Combat Infantry Badge


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The Combat Infantry Badge (CIB) was established by the War Department on 27 October 1943. Lieutenant General Lesley J. McNair, then the Army Ground Forces commanding general, was instrumental in its creation.

For award of the CIB a Soldier must meet the following three requirements:

(1) Be an infantryman satisfactorily performing infantry duties.

(2) Assigned to an infantry unit during such time as the unit is engaged in active ground combat.

(3) Actively participate in such ground combat. Campaign or battle credit alone is not sufficient for award of the CIB.

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Combat Infantry Badge centered above the ribbons

CIBPOEM

The Combat Action Ribbon (colloquially “CAR”), is a United States Navy, United States Marine Corps, and United States Coast Guard military decoration awarded to those U.S. sea service members “who have actively participated in ground or surface combat.”

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                                                 Combat Action Ribbon

 

 

 

 

 

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Amphetamines In Vietnam War


I recently watched a documentary on the use of amphetamines during World War II. Germans were not alone in their use of performance-enhancing drugs during World War II. Allied soldiers were known to use amphetamines (speed) in the form of Benzedrine in order to battle combat fatigue. I had no idea amphetamines were also issued in Vietnam. I served with a short-range recon unit (Charlie Troop 1/9th Blues) so we didn’t need them.

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During the Vietnam War, the U.S. military plied its servicemen with speed, steroids, and painkillers to help them handle extended combat.

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Since World War II, little research had determined whether amphetamine had a positive impact on soldiers’ performance, yet the American military readily supplied its troops in Vietnam with speed. “Pep pills” were usually distributed to men leaving for long-range reconnaissance missions and ambushes. The standard army instruction (20 milligrams of dextroamphetamine for 48 hours of combat readiness) was rarely followed; doses of amphetamine were issued, as one veteran put it, “like candies,” with no attention given to recommended dose or frequency of administration. In 1971, a report by the House Select Committee on Crime revealed that from 1966 to 1969, the armed forces had used 225 million tablets of stimulants, mostly Dexedrine (dextroamphetamine), an amphetamine derivative that is nearly twice as strong as the Benzedrine used in the Second World War. The annual consumption of Dexedrine per person was 21.1 pills in the navy, 17.5 in the air force, and 13.8 in the army.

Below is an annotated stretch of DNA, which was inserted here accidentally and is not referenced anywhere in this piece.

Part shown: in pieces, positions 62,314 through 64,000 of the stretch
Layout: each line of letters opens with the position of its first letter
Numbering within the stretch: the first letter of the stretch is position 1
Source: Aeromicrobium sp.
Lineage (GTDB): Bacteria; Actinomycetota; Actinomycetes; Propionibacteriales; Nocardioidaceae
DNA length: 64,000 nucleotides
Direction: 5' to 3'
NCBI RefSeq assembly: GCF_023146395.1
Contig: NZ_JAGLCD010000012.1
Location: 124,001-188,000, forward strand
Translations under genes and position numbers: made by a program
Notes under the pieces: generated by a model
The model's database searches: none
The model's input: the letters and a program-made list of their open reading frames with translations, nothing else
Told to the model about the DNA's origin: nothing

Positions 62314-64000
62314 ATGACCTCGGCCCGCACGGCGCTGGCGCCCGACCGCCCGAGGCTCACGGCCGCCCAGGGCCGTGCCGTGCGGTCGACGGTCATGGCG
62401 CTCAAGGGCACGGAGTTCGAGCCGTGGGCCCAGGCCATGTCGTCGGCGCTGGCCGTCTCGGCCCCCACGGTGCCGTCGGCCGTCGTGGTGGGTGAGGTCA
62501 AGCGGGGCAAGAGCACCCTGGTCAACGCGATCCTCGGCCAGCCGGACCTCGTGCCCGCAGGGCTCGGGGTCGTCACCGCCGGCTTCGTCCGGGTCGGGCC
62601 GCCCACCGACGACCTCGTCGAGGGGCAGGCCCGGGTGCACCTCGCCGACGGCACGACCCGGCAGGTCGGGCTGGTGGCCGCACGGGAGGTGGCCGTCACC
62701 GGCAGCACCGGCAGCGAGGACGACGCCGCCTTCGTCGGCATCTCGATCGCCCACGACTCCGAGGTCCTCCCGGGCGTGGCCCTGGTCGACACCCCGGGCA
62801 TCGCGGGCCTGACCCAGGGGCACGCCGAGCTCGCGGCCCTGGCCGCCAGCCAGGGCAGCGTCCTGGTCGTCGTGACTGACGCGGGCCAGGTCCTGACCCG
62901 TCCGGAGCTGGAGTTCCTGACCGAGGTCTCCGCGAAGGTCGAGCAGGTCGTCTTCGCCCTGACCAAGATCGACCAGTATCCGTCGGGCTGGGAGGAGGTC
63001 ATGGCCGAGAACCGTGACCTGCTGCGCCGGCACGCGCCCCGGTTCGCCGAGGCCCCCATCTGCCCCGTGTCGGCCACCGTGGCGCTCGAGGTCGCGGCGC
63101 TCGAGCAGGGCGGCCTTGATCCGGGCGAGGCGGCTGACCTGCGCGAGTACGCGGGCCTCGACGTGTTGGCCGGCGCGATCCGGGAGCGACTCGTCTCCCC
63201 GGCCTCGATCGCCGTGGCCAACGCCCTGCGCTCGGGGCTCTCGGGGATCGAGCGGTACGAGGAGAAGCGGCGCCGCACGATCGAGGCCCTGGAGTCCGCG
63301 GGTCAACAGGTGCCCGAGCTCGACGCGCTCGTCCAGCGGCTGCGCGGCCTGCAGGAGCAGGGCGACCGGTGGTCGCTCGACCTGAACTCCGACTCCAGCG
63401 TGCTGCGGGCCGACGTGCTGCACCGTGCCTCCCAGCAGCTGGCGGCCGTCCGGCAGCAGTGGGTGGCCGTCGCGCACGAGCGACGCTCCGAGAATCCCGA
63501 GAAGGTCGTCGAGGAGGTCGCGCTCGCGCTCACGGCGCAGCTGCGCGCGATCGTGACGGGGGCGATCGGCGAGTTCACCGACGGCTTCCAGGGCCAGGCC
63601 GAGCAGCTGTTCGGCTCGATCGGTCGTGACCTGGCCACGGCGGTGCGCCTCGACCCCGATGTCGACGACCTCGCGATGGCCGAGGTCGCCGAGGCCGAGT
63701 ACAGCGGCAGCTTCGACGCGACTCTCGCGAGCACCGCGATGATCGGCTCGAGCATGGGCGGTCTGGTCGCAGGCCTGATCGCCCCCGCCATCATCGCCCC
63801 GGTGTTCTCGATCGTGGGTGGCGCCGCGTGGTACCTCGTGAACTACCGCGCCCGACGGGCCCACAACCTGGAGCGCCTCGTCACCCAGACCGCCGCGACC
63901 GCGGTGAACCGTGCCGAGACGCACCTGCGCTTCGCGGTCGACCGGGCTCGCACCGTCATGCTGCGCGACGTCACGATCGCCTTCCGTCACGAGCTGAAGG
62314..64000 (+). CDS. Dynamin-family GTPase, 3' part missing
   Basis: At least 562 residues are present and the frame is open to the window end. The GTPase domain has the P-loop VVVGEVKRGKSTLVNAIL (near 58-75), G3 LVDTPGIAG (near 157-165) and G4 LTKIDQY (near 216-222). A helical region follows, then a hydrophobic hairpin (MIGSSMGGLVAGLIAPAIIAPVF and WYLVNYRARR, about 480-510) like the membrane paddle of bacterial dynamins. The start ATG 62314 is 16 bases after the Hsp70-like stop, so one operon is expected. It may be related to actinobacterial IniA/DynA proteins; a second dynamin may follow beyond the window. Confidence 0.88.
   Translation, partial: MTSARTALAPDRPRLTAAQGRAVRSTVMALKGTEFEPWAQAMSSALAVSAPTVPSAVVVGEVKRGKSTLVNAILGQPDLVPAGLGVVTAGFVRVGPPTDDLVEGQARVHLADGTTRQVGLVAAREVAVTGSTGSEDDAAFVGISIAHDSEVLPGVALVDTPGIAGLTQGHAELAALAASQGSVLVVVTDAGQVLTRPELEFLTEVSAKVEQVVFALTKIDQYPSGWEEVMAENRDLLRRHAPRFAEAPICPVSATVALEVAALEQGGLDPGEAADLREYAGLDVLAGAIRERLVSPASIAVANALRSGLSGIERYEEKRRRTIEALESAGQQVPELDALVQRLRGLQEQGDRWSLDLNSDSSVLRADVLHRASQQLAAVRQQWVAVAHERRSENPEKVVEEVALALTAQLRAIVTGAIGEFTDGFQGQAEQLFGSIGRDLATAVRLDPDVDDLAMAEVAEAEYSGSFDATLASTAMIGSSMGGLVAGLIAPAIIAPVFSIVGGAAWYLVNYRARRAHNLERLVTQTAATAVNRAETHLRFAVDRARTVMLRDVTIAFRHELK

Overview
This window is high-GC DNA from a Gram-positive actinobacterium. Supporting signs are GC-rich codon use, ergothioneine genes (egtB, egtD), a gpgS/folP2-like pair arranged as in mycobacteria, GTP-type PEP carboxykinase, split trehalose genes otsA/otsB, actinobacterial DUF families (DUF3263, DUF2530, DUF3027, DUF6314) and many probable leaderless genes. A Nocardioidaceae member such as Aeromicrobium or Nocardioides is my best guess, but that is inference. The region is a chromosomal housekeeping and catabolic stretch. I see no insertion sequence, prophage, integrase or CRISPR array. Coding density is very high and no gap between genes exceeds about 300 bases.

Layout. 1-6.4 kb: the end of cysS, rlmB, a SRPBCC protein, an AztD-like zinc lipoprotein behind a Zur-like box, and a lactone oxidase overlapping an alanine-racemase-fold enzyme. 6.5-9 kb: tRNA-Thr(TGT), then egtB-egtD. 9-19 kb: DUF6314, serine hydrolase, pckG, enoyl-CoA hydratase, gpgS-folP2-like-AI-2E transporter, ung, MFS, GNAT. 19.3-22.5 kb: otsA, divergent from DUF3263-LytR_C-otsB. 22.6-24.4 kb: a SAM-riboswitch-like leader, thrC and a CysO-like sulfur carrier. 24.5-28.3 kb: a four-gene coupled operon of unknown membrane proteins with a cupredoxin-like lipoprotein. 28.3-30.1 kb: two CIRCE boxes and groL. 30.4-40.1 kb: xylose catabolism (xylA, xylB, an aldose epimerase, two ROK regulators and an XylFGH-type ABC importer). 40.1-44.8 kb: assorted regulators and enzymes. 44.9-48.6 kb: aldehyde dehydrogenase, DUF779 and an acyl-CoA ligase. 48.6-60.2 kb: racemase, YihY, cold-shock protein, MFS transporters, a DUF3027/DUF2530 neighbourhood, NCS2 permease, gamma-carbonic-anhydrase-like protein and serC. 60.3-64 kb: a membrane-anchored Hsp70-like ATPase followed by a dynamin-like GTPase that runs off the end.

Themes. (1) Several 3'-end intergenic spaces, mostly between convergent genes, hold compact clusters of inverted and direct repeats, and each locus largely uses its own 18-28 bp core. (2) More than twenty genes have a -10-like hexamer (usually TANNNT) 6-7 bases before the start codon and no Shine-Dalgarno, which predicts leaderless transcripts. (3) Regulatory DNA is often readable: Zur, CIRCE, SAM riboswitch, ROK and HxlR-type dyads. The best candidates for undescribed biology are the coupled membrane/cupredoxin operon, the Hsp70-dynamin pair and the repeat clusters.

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Friendly Fire


Errors or Inaccuracy

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Dustoff


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Print by Joe Kline
498th Air Ambulance Platoon

Vietnam medevac missions
by Williams S. Phillips

In April of 1962, the 57th Medical Detachment (Helicopter Ambulance) arrived in Vietnam with five UH-1 “Huey” helicopters. They took the call sign Dustoff. Over time the number of medevac detachments grew in Vietnam until the entire country had coverage and Dustoff became the universal call sign for all medevac missions.

A Dustoff crew consisted of four people: two pilots, a medic and a crew chief. Usually, one pilot would fly the helicopter while the other acted as the aircraft commander. The commander would navigate, monitor all of the radio transmissions, talk to the unit requesting the medevac and would take over flying if the pilot were injured. The medic kept the helicopter stocked with the necessary medical supplies and the crew chief would maintain the helicopter in top working condition. They would both load the patients onto the helicopter and the medic would administer any necessary medical treatment on the way to the hospital, often with the help of the crew chief. The medic and crew chief would stay with a particular helicopter while the pilots were interchangeable between helicopters. These crews saved many lives and were universally respected by all of the soldiers in the war.